Groups like Hizb-ut-Tahrir (HT) are vocal in calling for the unity of Muslim nations under one global Caliphate. Unification can bring about peace and prosperity, provided this is achieved through mutual cooperation, instead of being forced through military invasion. Even tiny Kuwait fought for independence from Saddam Hussein’s invasion back in 1991, despite the fact that both nations have a common language, religion, culture, and history. A similar attempt to unify the racially diverse nations of today would certainly result in war on a larger scale, given the size and diversity of these nation states.
It is a historical fact that the Muslim world never unified fully as one body under a single Caliphate for the large part of its history, which begins from the first Islamic state in Medina to the collapse of the Ottoman State in 1924. A large section of the Islamic world was never under the authority of the Caliphate; some parts for only a short period of time. Just 25 years after the demise of the Prophet (saw), unity fractured as wars flared up. Muawiyah, the governor of Syria from the clan of Banu Ummayah refused to submit to the authority of the new Caliph, Ali (ra), who was from the rival Banu Hashim clan. Muawiyah demanded that the murderers of the third Caliph, Uthman (ra), are captured and put on trial first, since Uthman was from the same tribe. This suggests Muawiyah was partly motivated by tribal allegiance.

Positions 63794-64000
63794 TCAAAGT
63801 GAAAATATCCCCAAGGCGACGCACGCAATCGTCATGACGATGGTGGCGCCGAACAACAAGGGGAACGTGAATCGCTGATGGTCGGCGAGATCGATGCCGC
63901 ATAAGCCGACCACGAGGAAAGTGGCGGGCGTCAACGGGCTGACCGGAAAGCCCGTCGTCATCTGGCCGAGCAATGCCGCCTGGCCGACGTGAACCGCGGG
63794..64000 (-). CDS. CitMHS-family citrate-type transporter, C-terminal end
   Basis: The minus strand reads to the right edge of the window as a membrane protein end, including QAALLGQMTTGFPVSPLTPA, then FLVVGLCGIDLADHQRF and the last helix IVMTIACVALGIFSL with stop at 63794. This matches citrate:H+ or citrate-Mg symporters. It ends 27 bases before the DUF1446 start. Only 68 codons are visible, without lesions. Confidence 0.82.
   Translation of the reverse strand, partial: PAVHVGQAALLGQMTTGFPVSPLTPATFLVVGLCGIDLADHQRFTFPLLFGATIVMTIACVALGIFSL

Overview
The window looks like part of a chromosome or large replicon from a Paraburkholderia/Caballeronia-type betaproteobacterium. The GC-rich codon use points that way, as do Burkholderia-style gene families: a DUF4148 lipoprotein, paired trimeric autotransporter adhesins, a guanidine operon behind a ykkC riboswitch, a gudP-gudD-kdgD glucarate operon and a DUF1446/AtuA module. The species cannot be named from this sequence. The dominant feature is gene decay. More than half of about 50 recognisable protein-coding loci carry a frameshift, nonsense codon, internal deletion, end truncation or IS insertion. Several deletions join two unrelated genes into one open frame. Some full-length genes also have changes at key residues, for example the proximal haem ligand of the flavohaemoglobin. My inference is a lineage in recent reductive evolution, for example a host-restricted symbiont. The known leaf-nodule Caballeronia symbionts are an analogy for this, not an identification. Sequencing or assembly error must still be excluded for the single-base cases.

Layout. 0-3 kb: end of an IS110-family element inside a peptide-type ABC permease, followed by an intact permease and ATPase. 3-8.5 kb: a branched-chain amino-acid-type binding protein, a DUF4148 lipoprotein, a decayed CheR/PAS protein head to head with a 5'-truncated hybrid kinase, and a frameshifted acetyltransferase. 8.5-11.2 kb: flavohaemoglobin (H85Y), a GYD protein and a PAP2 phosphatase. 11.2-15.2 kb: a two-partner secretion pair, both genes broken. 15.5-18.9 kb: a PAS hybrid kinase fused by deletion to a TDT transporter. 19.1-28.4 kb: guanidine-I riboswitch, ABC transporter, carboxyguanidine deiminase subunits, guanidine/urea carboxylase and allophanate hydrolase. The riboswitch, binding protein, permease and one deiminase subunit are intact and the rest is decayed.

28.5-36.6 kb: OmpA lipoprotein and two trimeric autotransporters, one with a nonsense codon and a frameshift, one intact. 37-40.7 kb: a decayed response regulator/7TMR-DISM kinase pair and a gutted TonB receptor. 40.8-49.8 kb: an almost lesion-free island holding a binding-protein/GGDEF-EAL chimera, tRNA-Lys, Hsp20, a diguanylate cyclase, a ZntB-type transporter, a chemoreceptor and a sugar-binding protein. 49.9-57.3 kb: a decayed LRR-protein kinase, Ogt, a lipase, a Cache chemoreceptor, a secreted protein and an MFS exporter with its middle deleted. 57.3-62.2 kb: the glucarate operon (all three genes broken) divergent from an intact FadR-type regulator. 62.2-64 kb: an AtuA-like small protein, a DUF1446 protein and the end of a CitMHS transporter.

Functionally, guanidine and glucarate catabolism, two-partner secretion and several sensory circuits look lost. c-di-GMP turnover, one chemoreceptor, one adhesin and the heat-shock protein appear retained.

Is there any legal justification for Muawiyah’s action? Did Ali (ra) refuse to capture and bring the criminals to the court? To demand that the Caliph does a certain action before he is given the bay’a (approval through the oath of allegiance) is surely undermining his authority. This pretext of avenging the blood of Uthman (ra) manifested in the resurfacing of the pre-Islamic tribal feud between the two tribes and led to war. Eventually, a ceasefire was put in place, which meant Muawiyah became an autonomous ruler over Syria and Ali was in charge of the remaining territories of the Caliphate. Although Muawiyah did not lay claim to the Caliphate, it was effectively divided into two, with two rulers co-existing.